News from Agfunder News
November 17, 2017
[av_image src=’https://www.sustainabilityconsortium.org/wp-content/uploads/2017/12/shutterstock_293066450-1000×430.jpg’ attachment=’22236′ attachment_size=’featured’ align=’center’ styling=” hover=” link=” target=” caption=” font_size=” appearance=” overlay_opacity=’0.4′ overlay_color=’#000000′ overlay_text_color=’#ffffff’ animation=’no-animation’ av_uid=’av-16kx8e3′][/av_image]
Consumers and investors today are looking closer than ever at the food they buy (or buy into) with concerns about pesticide use, water consumption, animal welfare, and biodiversity among others issues.
For consumers, decisions about what to buy are largely based on the claims that companies are able to make about the sustainability of their sourcing methods. And for investors, this is also increasingly a factor according to a rising chorus of sustainability directors for food and agriculture companies attending the Sustainable Agriculture Summit in Kansas City, MO this week.
“We have seen a huge uptick in inquiries: equal parts on social issues and environmental issues. It’s now often not necessarily whether, but how are you looking at environmental risks in your portfolio?” said Amy Braun, sustainability director for Kellogg’s.
The data used to answer the increasing questions around the sustainability bona fides of large agrifood corporates is the bread and butter for people like Braun, but the methods and tools used to collect this data are not keeping up with the pace of demand.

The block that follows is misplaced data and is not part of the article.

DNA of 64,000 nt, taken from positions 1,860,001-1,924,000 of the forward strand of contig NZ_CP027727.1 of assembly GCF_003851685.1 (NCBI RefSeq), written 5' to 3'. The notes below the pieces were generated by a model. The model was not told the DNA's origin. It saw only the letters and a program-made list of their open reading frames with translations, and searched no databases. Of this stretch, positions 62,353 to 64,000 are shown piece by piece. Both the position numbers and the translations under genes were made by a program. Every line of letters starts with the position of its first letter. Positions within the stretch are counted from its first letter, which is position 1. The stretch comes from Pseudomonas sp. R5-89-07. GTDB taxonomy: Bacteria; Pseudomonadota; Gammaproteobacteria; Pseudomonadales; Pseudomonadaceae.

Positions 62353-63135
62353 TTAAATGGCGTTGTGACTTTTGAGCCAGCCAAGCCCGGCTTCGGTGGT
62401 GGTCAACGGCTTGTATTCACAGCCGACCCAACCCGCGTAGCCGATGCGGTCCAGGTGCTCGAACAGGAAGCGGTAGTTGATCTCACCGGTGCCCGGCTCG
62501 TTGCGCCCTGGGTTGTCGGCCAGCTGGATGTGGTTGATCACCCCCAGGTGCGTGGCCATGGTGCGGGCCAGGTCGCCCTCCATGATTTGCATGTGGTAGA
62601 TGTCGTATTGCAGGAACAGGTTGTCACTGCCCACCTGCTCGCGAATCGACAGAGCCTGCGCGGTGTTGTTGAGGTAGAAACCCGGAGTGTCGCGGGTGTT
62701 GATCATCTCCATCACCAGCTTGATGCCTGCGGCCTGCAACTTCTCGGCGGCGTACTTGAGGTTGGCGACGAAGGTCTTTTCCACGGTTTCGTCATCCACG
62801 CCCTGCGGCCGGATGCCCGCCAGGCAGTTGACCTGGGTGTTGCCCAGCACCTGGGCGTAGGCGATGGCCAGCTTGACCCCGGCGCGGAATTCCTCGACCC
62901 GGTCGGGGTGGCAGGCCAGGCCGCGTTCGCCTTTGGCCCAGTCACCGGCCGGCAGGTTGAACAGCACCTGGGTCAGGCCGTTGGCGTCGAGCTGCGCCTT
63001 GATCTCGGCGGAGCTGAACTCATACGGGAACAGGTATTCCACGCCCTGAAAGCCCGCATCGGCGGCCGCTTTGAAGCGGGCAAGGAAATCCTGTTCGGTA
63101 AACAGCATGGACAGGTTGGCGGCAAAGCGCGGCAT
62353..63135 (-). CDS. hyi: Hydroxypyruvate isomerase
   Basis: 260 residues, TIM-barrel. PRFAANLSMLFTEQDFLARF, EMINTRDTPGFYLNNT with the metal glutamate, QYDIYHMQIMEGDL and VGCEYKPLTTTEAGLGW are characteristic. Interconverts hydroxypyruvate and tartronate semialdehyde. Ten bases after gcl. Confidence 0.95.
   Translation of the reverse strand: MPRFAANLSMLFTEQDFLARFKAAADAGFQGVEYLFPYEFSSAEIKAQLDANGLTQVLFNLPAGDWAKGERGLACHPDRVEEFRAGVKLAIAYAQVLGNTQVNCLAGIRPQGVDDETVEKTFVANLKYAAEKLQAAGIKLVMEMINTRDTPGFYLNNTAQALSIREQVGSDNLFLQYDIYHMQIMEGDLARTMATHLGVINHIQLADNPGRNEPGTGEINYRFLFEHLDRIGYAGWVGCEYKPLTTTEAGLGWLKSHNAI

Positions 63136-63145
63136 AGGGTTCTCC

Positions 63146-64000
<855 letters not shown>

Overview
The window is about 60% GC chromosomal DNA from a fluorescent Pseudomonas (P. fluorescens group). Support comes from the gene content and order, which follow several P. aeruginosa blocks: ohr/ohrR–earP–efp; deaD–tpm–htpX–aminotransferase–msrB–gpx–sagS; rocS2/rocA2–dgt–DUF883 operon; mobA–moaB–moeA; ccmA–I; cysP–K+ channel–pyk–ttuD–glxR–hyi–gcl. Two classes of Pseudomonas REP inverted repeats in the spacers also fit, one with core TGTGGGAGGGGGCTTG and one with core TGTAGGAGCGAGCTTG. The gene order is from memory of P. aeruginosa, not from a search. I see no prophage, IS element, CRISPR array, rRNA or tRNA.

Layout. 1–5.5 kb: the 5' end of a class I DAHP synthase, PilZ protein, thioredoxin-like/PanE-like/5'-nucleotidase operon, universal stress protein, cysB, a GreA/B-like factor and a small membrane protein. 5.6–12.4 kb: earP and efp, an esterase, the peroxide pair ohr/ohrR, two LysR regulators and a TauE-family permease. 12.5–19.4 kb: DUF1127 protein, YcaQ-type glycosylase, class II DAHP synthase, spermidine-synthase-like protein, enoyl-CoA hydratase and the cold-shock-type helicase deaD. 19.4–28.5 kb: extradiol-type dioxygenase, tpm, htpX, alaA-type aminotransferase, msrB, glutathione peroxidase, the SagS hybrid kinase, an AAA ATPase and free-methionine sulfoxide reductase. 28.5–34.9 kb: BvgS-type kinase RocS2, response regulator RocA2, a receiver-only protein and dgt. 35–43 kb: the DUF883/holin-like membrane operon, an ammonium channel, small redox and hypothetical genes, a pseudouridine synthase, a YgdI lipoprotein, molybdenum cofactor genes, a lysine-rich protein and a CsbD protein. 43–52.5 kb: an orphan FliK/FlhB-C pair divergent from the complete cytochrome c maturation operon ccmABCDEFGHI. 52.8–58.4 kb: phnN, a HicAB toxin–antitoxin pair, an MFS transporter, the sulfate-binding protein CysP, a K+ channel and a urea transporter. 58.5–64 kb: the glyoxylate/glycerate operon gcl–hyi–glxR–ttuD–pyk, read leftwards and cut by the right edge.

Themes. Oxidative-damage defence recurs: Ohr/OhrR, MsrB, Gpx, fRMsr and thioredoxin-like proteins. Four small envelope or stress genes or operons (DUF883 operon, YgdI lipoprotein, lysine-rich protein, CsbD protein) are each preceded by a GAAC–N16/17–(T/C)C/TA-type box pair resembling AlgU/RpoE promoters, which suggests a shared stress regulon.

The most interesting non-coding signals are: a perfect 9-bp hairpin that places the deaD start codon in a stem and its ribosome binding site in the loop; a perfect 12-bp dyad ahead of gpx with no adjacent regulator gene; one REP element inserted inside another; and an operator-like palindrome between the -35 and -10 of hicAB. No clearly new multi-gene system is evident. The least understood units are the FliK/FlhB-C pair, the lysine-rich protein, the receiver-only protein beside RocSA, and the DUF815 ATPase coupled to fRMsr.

Overall claims of sustainable practices beyond food safety and quality at large corporate food and agriculture players are “generally lacking,” according to a report by the Sustainability Consortium on the procurement pipelines of these companies. Data gathering practices also vary greatly with both internal and external barriers in the way, according to the report that designed to find out how much businesses really know about the sustainability of the farms they sell to and buy from, and how they get the information they do have.
The commodities studied were corn, cotton, rice, soy, palm oil, and wheat. The consortium interviewed 14 major sellers and purchasers of these commodities to find out what they require of their suppliers and what kind of data they collect.
The companies interviewed include BASF, Bayer, Campbell’s Soup, Cargill North America, Dean Foods, Kellogg’s, Monsanto, Organic Valley, Pepsi Co, Pharmavite, Post Holdings, Syngenta, and Unilever.
Language Barriers and Trust Issues
The report asked each of these 13 companies what kind of data makes it into their sustainability statistics. Two of the companies integrate no farm or field level data at all into their sustainability metrics — surprisingly one is an agricultural input provider. Only three of the 13 companies interviewed collect farm data by actually visiting farms and fields and only two use what the report calls “precision ag technologies,” both of these agriculture retailers.
The most widely used tools to generate sustainability data are digital metrics tools such as Field to Market’s Field Print Platform and Cool Farm Tool, which allow users to input basic data and generate sustainability assessments.
What these methods often lead to is a theoretical assessment of sustainability metrics, rather than a reflection of the actual agricultural practices that went into a box of cereal or a grain-fed hamburger.
With the vast variety of sensors, remote sensing, and other precision agriculture tools along with digital farm management tools where farmers are already recording data, collecting actual numbers is technologically possible, but interview subjects laid out several fairly intractable barriers to gathering and using this data for sustainability assessments.
[av_hr class=’invisible’ height=’5′ shadow=’no-shadow’ position=’center’ custom_border=’av-border-thin’ custom_width=’50px’ custom_border_color=” custom_margin_top=’0px’ custom_margin_bottom=’0px’ icon_select=’yes’ custom_icon_color=” icon=’ue808′ font=’entypo-fontello’ av_uid=’av-mvtywr’]